Although Joe never articulates it in such black and white terms, he is fully aware of the complexities of the situation and his place within it. He understands power. It is this awareness that sets him apart from the other players here, and likewise it’s the awareness that his fate is inextricably tied to Dion’s that Joe knows will inevitably lead to tragedy.
Over the course of the novel, Joe grows increasingly agitated by the recurring vision of a familiar-looking boy he can’t quite place. The boy first appears to him in the novel’s prologue, at the party, but at the time Joe believed him to be merely an out-of-place child. After inexplicably encountering the boy on repeated occasions, he begins to realize the ghostlike figure is some sort of hallucination.
Just past the midpoint of the novel, there’s a scene in which Joe visits a mob doctor named Ned Lenox, concerned that his recurring visions of the boy may be symptomatic of a brain tumor or some other malady. Lenox assures him that there’s no tumor in his head and that he’s under too much stress. Drink less, smoke less, sleep more, he tells Joe. During the examination scene, Lehane makes a stylistic move that contrasts with the narrative voice of the rest of the novel. He intercuts Lenox’s story into the scene in brief italicized paragraphs, so that as Lenox offers Joe his sensible advice, it is gradually revealed that he himself is haunted by a ghost from his own past. It’s an unusual scene that seems to draw a surprising amount of attention to itself and one that could stand on its own as a self-contained story. In the hands of a less capable writer, it might come off as a bravura set piece, but Lehane knows what he’s doing. The scene’s distinctiveness never allows it to fade into the receding flow of the narrative. Lenox and his ghost remain floating just outside the boundaries of the story’s unfolding arc, and it’s only in the novel’s devastating conclusion that it becomes clear why they need to be there.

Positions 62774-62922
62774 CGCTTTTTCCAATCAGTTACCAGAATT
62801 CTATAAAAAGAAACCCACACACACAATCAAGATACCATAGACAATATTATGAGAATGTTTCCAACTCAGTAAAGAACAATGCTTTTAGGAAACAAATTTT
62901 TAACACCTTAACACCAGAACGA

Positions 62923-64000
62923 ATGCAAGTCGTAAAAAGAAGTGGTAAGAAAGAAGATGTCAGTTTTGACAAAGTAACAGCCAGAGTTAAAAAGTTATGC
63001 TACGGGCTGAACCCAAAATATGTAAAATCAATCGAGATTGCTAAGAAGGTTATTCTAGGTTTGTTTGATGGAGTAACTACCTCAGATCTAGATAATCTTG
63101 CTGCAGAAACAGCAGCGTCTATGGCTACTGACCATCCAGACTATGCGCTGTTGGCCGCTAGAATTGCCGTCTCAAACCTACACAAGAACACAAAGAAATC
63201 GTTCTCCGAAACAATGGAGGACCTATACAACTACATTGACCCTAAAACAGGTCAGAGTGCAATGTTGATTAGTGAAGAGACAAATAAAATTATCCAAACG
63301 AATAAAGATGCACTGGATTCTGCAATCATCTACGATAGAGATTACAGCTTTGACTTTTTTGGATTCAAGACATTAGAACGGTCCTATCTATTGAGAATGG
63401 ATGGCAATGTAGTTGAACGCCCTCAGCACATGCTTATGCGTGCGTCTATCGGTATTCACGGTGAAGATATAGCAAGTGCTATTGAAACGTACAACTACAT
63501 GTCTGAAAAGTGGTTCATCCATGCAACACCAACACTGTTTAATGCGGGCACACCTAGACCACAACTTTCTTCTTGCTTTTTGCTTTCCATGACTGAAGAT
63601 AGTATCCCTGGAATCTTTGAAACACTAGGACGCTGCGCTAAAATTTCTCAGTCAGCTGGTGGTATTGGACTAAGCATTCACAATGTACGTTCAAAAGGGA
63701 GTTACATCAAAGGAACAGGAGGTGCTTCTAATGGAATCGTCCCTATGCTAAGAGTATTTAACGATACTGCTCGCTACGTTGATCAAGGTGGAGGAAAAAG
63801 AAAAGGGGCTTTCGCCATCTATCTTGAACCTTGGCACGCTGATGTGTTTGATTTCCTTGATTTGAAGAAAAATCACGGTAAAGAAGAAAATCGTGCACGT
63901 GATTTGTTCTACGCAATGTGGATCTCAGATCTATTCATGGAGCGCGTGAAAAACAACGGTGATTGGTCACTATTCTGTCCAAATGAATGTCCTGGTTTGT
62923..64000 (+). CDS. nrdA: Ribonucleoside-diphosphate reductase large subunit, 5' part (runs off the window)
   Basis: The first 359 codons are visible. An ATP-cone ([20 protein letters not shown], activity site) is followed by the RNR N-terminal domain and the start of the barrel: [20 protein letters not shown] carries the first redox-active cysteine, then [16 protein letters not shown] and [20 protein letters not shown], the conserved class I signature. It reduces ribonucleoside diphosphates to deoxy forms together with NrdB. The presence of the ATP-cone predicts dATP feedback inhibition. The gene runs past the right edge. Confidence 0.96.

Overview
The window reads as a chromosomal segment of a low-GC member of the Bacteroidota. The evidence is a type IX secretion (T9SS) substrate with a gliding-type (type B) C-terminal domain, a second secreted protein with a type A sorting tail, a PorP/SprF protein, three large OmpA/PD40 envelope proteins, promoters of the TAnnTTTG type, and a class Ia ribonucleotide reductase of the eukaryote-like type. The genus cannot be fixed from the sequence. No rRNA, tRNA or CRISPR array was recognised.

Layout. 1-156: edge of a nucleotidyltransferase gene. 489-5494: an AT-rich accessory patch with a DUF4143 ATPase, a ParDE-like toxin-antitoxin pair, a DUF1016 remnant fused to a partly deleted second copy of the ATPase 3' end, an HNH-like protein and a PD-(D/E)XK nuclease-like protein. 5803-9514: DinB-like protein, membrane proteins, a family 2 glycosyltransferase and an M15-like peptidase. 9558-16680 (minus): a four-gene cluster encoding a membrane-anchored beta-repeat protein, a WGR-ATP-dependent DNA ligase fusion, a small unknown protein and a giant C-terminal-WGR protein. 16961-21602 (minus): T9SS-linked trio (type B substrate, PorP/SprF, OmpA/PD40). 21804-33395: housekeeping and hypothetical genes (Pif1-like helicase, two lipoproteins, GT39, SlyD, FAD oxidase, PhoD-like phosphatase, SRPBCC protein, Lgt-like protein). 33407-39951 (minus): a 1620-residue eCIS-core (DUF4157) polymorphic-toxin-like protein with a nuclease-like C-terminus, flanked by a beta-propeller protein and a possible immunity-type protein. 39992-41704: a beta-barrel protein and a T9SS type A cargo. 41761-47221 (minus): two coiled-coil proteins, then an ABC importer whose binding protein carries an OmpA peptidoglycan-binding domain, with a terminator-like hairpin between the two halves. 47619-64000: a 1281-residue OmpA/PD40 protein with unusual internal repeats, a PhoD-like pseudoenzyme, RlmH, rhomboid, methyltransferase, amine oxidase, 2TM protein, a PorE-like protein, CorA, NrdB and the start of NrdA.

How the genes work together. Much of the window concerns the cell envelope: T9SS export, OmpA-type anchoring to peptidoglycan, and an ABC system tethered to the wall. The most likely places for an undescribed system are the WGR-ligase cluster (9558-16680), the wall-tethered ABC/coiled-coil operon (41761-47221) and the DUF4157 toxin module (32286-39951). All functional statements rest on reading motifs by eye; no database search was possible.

When Ash Wednesday finally arrives, Joe is no closer to unraveling the plot against him. The climax is bloody, and in the aftermath, he is called to explain himself before the bosses of the organized crime families that extend beyond south Florida. The meeting takes place on a yacht off the coast and Joe knows that he may not return. The scene echoes Joe’s earlier journey into the heart of darkness to meet with Lucius, and again it’s made clear that no matter how power presents itself, whether it be as a mad king in the jungle or as a group of civilized businessmen behind an elegant table, the process is essentially the same — and stakes are just as high.